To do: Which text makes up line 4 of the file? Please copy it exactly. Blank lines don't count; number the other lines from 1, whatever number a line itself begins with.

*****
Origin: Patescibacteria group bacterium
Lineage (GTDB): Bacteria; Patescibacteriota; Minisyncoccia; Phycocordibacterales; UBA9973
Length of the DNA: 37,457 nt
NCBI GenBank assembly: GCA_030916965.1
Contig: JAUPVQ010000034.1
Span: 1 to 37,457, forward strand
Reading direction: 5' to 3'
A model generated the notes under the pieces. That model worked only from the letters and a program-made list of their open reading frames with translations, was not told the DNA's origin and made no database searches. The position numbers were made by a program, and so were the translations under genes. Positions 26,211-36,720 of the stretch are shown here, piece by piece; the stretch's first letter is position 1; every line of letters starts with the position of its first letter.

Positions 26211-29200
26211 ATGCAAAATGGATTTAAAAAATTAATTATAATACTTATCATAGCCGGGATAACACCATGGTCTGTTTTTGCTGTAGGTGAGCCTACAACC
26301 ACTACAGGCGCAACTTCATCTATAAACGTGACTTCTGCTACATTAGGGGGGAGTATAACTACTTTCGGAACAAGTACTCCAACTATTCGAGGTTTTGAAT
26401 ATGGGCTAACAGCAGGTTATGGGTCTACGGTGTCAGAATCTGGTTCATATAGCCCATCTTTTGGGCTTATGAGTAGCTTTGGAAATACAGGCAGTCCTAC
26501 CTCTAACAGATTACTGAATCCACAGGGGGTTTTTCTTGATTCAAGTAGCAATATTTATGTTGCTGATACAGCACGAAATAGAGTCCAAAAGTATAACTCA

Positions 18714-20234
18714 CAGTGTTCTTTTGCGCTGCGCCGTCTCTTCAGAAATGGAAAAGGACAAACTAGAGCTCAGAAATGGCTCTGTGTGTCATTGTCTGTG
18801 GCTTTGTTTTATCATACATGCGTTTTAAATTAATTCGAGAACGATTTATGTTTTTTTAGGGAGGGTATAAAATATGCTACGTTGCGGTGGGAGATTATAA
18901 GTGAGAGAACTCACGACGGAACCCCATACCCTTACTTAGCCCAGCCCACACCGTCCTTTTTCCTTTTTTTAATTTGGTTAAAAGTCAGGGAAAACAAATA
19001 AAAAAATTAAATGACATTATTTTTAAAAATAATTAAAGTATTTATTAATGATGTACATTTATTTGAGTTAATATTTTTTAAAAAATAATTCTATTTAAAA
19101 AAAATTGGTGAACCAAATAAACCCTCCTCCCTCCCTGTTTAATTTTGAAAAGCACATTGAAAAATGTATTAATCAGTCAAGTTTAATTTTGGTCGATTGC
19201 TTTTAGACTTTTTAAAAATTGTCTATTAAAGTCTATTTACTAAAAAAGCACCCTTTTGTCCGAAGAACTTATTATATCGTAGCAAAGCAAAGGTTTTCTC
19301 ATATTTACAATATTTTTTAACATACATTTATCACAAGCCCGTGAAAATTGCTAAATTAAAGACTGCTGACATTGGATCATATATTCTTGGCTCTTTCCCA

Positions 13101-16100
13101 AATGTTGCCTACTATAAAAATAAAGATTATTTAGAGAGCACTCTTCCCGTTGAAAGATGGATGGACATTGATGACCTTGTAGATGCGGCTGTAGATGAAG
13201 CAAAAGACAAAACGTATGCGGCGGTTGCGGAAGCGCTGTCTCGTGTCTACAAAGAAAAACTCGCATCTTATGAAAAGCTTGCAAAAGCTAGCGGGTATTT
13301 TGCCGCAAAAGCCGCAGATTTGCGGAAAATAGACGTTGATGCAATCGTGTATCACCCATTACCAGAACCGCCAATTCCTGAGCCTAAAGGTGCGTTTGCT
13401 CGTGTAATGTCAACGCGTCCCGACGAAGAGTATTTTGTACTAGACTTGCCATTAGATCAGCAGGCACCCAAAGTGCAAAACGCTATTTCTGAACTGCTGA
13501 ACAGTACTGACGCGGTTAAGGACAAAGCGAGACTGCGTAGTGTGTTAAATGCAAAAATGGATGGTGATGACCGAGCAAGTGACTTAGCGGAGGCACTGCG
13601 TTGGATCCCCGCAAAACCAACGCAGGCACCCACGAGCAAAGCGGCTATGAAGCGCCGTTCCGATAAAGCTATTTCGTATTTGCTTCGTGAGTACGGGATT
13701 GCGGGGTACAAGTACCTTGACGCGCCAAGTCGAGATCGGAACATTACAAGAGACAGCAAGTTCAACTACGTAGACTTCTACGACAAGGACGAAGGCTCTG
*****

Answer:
NCBI GenBank assembly: GCA_030916965.1